Thinking Anglicans

Anglican-Methodist Covenant

This was signed today in a service which started in Methodist Central Hall, Westminster and finished across the road in Westminster Abbey.

The Methodist Church has a report which includes links to the address given by the President of the Methodist Conference, and to a pdf file of the complete order of service.

Westminster Abbey has a brief report and if you follow the link to “More…” you will find two photographs taken during the Abbey part of the service.

The Archbishop of Canterbury’s address does not appear to be online yet, but the text of it is available in a press release which is copied below.
[Update on Monday 3 November – The Archbishop’s address has been put online by the Anglican Communion News Service.]

The BBC has Anglicans and Methodists end rift.

An Associated Press report can be read here on the CTV (of Canada) site and icWales has this.

Archbishop of Canterbury’s address

Press release from Lambeth Palace
Embargoed until 1100 hrs – check against delivery
Address given at the signing of an Anglican – Methodist Covenant Central Hall, London
Saturday 1st November 2003

At his first meeting with leaders of the Jewish community in Rome, Pope John
XXIII, it’s said, greeted them with the words, ‘I am Joseph, your brother’.
He was evoking one of the most poignant moments in the Old Testament:
Joseph, whose arrogance had provoked the resentment and rejection of his
brothers, is carried off into exile and slavery, then rises to great power.
He finds that this power is given to him so that he can save the lives of
his brothers when they come to him, not knowing him, begging him for help;
and at last he reveals who he is: ‘I am Joseph, your brother’.

The application of this to Jewish-Christian relations is perhaps not as
straightforward as the Pope’s generous instincts might have suggested. But
the point we might want to think about today is how the providence of God
works in and through even our divisions. Just over two centuries ago, the
insensitivity and missionary sluggishness of the Church of England provoked
a dramatic act of protest from John Wesley; and our two families began to
grow apart. Yet in those centuries of separation, don’t we have to say that
both of our church communities have been given gifts and have learned
lessons that we might not have learned or received had this never happened?
As we now take this -significant step in our growing together again, we do
so not in the pretence that two hundred years have been wasted, or that we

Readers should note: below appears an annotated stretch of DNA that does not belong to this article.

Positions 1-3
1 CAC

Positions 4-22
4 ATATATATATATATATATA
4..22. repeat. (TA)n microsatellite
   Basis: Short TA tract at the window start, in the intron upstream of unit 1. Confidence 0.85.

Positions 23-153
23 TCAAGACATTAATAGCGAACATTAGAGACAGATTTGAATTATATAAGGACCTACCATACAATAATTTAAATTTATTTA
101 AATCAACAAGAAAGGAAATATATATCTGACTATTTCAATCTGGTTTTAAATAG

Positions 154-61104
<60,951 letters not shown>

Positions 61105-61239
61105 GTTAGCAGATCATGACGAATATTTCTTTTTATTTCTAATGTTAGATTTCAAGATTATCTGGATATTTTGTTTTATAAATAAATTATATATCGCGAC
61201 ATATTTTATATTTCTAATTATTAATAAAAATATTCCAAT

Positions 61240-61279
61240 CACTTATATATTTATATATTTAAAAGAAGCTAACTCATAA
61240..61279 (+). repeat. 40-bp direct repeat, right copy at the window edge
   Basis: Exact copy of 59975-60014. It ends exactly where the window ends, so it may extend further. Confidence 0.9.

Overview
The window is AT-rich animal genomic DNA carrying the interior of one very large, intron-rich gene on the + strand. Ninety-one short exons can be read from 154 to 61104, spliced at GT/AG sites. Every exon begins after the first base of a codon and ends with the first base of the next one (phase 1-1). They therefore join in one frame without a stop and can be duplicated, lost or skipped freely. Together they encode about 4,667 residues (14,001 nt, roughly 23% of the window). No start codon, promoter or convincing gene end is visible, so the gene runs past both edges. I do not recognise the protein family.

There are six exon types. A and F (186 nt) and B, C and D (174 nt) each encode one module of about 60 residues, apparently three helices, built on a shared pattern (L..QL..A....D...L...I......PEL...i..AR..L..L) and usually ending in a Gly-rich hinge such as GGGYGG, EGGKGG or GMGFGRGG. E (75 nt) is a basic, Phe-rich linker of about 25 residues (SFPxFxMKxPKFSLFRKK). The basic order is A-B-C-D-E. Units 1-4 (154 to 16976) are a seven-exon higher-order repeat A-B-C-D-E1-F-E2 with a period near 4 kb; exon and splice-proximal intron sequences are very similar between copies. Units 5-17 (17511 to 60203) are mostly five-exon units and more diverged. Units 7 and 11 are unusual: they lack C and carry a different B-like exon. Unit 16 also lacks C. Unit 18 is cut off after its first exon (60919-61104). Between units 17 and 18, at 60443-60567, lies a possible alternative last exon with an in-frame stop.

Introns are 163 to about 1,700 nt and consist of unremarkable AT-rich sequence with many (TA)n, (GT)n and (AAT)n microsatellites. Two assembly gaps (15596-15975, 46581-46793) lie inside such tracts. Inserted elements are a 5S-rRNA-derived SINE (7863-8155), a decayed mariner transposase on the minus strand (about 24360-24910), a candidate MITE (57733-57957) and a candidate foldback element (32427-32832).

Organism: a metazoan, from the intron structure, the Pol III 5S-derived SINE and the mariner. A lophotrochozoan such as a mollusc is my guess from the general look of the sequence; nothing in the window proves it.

can go back to where we were. We have all, in the intervening years,
discovered things about Christ and his Kingdom that we are now eager to
share with each other, as brothers and sisters working to overcome the
distant legacy of arrogance and resentment.

Wesley was a very reluctant protester – a loyal conservative High Churchman,
expert in the Greek Fathers and the French mystics, he was no natural rebel.
He would have been as honoured and delighted as are we all today to see Her
Majesty the Queen witnessing and praying with us on such an occasion,
marking the full involvement of the Church of England in this reconciling
moment through the participation of its Supreme Governor. Yet Wesley came
to the point where he believed that he and his followers could only be fully
obedient to Jesus Christ if they took the risk of separation. No-one can
easily pass judgement on this costly decision, and no-one is seeking to do
so; what we can be sure of is that by God’s direction it bore fruit in
witness and transforming service to the Kingdom of God in this nation and
far beyond.

It is an irony that as we celebrate this new mutuality today, we also as
Anglicans face new tensions and divisions, with those on both sides of our
current troubles believing that obedience calls them to a risky break with
what we have thought of as orthodoxy and good order. But perhaps this
celebration is timely after all in God’s purpose. It is a reminder that
when we can no longer see how to hold together, God will still teach us in
our separateness; and one day we shall be led, in both thankfulness and
repentance, to share with one another what we have learned apart; to bring
to one another a history not without its shadows and stresses, but still one
in which something quite distinctive has been learned. And if all God’s
gifts are given to be shared, we have no option finally but to offer them to
each other in reconciliation.

God be thanked, then, even for our years of separation. Gifts have been
given that can never be forgotten or laid aside, because God uses every
opportunity of loving zeal and devotion to Jesus Christ to pour out his
abundance. Thanks to our brothers and sisters for the good news their
history proclaims to us; but thanks again to God for the even better news
that our growth together will bring to the Church and the world.